JUST as the demand for young cattle has waned with the drier season, so too has the enthusiasm for breeding cows and heifers from restockers.
Scott Newberry, Davidson Cameron and Company, Tamworth, said buyers of cows and heifers were becoming more picky as the season slips.
"We've had a big bulk of feed up until recently and people were prepared to roll the dice and buy in-calf cows or heifers to take advantage of that, but now that the season has changed the buyer speculation has come back a bit," he said.
Mr Newberry said the demand for pregnancy-tested-in-calf females was limited, but there was still a premium for specific lines.
"For example, we had a run of EU black heifers at the Tamworth sale and two bidders that both wanted them to put back into breeding programs in the EU system," he said.
He said those females sold very well and reflected the spark that is still there in the restocker market for the right specifications.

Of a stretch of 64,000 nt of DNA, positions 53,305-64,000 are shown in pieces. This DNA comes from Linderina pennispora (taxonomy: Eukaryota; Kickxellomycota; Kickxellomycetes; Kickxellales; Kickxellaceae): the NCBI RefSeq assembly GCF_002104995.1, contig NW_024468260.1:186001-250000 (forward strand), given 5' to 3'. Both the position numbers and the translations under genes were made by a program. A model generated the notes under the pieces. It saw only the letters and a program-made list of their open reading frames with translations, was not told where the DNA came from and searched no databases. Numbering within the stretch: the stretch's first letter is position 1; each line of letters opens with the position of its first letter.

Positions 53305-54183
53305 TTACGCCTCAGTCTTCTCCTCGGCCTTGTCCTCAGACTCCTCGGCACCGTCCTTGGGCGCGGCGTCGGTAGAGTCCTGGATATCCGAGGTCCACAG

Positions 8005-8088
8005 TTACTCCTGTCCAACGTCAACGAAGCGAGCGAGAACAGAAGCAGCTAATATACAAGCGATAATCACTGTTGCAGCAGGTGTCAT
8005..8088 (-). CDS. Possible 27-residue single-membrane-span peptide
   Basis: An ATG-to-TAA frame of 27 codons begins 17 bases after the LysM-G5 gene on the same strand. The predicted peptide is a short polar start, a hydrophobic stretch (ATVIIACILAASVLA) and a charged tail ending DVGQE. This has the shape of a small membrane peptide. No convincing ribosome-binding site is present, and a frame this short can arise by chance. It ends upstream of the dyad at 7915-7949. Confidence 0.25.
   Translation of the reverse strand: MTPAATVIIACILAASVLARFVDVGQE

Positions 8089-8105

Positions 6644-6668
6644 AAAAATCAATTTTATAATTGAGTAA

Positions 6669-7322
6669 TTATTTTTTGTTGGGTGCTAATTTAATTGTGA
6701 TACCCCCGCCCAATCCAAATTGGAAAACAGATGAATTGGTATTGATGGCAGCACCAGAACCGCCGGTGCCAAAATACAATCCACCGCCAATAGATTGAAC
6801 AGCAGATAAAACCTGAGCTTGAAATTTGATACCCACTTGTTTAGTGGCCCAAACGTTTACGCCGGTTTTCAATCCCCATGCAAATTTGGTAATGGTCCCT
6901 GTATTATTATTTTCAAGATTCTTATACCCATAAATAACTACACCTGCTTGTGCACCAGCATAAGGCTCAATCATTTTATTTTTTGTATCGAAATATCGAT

Limited supplies of PTIC cows and heifers at Carcoar store sale last Friday also followed a similar pattern.
To attract spirited competition the pen had to offer a specific bloodline or other notable feature that picky restockers were chasing.
Craig Schubert, Schubert Boers Livestock and Property Agents, Albury, said the season was playing on people's minds, but generally in his region they were looking at a more "typical pattern".
"The cow and heifer market is certainly softening, but that's in line with the trend of the overall market," he said.
"It's most noticeable on the older PTIC cows or those with a calf which mostly have come back to a kill value."
Mr Schubert said demand for PTIC heifers was a little stronger as they were a more attractive proposition longer term.
"A heifer is easier to run than a cow, but there is still the price pressure there depending on which way the season goes," he said.
He said it was not unusual for the season to be drying out at this time of year, but producers would be looking for an autumn break to come through soon.